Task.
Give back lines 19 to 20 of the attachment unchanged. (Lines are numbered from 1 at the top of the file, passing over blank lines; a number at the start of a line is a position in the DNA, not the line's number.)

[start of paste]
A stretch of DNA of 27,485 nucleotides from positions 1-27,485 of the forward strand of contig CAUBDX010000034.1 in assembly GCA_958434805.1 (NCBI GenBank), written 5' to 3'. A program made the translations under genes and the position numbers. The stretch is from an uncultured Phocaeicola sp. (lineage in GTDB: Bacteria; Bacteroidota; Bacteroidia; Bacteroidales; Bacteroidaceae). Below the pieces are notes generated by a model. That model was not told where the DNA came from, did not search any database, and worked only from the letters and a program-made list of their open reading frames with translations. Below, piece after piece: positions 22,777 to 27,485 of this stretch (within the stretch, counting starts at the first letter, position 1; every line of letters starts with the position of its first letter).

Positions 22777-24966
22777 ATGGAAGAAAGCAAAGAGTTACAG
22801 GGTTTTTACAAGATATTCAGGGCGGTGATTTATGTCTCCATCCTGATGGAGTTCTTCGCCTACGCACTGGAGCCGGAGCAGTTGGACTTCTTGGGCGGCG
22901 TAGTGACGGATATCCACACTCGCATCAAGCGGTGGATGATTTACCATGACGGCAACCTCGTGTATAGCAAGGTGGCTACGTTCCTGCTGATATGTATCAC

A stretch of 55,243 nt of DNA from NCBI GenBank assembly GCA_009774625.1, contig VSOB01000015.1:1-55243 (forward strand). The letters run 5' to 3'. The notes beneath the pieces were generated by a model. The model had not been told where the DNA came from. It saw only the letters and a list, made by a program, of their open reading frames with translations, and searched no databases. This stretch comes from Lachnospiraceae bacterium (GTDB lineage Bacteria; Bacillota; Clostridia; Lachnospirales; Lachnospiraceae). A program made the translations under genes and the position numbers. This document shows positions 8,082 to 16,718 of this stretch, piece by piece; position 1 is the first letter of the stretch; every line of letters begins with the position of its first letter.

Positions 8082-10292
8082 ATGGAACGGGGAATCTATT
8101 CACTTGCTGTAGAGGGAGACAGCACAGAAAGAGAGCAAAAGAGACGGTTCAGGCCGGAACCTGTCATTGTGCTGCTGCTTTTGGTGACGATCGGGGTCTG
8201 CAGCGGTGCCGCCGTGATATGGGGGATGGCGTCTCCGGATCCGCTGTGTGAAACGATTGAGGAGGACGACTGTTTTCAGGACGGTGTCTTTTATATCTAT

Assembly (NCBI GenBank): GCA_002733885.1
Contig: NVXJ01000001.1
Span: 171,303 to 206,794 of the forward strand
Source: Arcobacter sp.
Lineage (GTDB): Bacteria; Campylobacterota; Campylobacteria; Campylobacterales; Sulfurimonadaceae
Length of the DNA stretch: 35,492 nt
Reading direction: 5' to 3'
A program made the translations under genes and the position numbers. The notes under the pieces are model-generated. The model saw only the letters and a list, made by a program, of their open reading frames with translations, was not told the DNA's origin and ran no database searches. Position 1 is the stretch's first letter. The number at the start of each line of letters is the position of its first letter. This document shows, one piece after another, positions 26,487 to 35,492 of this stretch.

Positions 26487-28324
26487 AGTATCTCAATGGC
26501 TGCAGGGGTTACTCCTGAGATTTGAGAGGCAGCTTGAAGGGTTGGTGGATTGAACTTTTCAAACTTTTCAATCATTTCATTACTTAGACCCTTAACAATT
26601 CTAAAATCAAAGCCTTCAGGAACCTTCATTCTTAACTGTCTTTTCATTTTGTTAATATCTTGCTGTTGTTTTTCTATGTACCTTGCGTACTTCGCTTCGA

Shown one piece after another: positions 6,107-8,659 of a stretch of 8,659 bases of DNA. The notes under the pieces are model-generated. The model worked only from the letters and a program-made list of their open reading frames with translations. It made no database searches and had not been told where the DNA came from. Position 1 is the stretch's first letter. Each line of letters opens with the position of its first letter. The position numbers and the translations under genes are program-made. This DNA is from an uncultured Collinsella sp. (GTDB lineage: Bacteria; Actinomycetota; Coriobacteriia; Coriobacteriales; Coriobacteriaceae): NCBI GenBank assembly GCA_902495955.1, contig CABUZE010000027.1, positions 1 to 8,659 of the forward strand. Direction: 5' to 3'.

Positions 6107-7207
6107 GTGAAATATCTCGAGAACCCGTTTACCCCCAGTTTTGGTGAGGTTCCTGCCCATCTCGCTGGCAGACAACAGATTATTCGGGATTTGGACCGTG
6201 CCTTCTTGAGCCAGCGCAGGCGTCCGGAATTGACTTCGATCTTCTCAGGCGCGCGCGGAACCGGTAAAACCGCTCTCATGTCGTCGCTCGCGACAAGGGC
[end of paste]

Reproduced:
Positions 26487-28324
26487 AGTATCTCAATGGC